HINDU Boy 34/165, Chithira BTech IT consultant MNC Bangalore (having 11 years work experience in India UK and US) seeks alliance from professionally qualified/employed girls from well educated family. Girl should be slim and fair. Caste no bar.
If one is not well-versed with the art of reading a matrimonial advertisement it could be like solving a cryptic crossword. But there is one clue that is fairly straightforward: The girl should be fair.
Sapna Sera Abraham, 32, is one person who believes that the world is not fair to “unfair” people. After being rejected, “100 billion times”, she informed her parents that she was tired of searching for the perfect partner. “The mothers of the grooms are the ones who reject me immediately,” she says. “For people like me who are so sensitive such rejections can be very hurtful. But I have reached a point where I do not care anymore.”
The Indian society’s obsession with the fairer skin is renowned. It is no longer confined to matrimonial adverts but has seeped into everything including the Tamil film industry where fairer, slimmer actresses are preferred to their duskier counterparts.
Women of Worth (WOW)’s ‘Dark is Beautiful’ campaign was born out of this unjust effects of skin colour bias and to celebrate the beauty and diversity of all skin tones. “Most of us are dark skinned in South India. With this campaign we are trying to educate people that dark is also beautiful,” says Kavitha Emmanuel, Director of WOW which is a network of women from across the city of Chennai who believe that they can be agents of change.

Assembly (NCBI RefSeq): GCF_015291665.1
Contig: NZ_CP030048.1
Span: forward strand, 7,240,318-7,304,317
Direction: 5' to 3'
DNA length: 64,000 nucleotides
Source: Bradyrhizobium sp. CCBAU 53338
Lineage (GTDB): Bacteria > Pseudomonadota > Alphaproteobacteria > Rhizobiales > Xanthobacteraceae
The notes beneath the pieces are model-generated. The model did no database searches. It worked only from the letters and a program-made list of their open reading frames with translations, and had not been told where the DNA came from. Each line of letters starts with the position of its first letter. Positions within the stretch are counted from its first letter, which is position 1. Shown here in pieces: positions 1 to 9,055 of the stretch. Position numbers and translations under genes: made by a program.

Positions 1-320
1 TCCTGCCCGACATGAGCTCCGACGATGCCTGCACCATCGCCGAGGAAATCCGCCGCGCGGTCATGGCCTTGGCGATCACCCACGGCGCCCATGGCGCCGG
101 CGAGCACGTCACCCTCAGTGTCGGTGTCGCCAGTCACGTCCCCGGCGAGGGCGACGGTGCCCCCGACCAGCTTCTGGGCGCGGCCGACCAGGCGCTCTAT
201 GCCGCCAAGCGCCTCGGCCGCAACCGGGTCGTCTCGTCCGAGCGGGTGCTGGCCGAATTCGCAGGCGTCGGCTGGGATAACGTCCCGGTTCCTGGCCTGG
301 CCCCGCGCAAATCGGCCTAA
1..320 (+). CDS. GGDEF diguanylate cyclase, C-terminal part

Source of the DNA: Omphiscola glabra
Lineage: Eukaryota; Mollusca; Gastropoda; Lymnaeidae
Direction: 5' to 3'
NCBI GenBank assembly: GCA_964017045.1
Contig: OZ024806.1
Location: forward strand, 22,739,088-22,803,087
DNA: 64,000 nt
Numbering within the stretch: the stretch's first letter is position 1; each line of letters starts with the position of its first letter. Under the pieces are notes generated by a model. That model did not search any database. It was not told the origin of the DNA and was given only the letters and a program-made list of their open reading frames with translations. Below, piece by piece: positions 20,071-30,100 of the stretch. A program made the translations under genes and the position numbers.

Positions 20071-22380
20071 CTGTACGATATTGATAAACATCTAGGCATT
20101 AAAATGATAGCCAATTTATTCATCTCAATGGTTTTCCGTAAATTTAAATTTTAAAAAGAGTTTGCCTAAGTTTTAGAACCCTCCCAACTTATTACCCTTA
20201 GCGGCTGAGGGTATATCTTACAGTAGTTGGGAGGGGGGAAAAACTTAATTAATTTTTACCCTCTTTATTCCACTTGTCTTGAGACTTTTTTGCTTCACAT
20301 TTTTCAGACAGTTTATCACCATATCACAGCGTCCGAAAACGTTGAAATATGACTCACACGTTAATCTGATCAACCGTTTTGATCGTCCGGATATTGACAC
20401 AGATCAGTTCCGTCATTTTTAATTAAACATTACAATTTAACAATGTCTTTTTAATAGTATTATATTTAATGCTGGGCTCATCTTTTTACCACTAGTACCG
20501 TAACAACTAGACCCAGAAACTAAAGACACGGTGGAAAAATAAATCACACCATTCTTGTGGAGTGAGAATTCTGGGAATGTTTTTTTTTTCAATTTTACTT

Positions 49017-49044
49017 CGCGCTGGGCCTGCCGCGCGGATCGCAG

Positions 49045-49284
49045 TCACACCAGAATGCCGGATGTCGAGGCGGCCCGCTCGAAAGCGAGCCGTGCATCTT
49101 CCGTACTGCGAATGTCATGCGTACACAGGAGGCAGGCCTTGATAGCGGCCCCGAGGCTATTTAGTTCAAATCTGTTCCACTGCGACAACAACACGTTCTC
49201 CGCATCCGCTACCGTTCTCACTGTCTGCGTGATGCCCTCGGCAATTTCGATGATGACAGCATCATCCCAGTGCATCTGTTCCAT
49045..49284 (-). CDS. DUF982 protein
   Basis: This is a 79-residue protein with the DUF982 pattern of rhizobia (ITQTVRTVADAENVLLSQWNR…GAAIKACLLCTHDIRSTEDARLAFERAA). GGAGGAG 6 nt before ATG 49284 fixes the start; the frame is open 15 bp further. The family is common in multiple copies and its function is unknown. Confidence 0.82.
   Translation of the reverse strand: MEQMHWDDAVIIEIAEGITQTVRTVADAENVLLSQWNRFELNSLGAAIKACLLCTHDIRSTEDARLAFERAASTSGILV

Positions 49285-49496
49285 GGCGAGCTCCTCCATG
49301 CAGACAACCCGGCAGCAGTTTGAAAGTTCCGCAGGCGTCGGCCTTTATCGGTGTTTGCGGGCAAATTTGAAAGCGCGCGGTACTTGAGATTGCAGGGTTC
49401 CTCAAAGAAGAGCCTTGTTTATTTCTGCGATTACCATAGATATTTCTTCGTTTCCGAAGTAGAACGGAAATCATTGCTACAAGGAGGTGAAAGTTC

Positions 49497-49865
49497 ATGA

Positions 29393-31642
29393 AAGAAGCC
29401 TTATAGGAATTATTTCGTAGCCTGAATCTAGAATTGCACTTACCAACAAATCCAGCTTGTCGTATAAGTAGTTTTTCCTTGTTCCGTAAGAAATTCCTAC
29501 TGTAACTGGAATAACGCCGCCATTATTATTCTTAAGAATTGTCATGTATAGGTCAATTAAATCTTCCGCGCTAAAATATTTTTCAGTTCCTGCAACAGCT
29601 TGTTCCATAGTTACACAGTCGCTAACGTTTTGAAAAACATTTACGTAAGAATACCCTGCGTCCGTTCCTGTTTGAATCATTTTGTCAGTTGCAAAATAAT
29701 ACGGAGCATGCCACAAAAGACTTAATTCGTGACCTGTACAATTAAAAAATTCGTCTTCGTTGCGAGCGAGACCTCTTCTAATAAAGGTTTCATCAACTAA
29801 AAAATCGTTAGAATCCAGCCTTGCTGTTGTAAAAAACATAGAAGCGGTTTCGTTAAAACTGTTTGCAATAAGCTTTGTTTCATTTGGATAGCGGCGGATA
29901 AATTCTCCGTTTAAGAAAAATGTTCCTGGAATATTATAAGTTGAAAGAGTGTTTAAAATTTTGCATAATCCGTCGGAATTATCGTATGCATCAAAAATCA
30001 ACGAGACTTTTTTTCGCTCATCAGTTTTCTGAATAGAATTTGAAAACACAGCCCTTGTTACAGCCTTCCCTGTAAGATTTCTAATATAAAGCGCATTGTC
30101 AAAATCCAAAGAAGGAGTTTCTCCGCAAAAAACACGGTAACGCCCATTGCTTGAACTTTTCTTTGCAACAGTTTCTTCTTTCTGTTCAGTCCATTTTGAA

In 2009, WOW conducted a month-long survey on fairness products and advertising. Most of the 700 respondents agreed that skin colour is an issue in India and attributed the problem to the stereotypes enforced by the popular media. “The contents of ads for fairness products have become worse since the survey,” observes Ms. Kavitha. “Now, they talk about fairer underarms, and have taglines such as ‘Dark is out and white is in,” she adds.
Anupama Srinivasan of Pragnya says that the content of the advertisements is worrying since children who are exposed to it are in an impressionable age. “It is very hard for youngsters to not get swept away by what they see,” she says. “I notice when I talk to students about skin colour bias, it does worry them,” she adds about the workshops conducted with college students.
With small sachets of fairness products now available in your local grocers’, their popularity and accessibility have pervaded all walks of life and the preference for fair skin has also transcended genders. About the ‘fair and handsome’ campaigns, Ms. Srinivasan says, “Whatever happened to the Talk, Dark and Handsome man?”